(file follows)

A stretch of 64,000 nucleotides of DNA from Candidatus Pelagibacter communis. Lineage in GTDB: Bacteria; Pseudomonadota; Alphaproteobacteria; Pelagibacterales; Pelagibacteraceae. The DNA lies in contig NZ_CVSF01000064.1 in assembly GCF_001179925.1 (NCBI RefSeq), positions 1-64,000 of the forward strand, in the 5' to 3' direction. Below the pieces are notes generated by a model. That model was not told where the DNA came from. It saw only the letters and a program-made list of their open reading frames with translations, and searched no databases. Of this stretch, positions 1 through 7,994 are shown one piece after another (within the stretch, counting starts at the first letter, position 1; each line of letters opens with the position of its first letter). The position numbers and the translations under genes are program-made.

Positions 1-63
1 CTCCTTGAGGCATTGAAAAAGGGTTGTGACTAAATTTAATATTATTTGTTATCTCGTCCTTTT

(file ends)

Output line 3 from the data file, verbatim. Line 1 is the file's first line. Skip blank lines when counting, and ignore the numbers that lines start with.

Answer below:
1 CTCCTTGAGGCATTGAAAAAGGGTTGTGACTAAATTTAATATTATTTGTTATCTCGTCCTTTT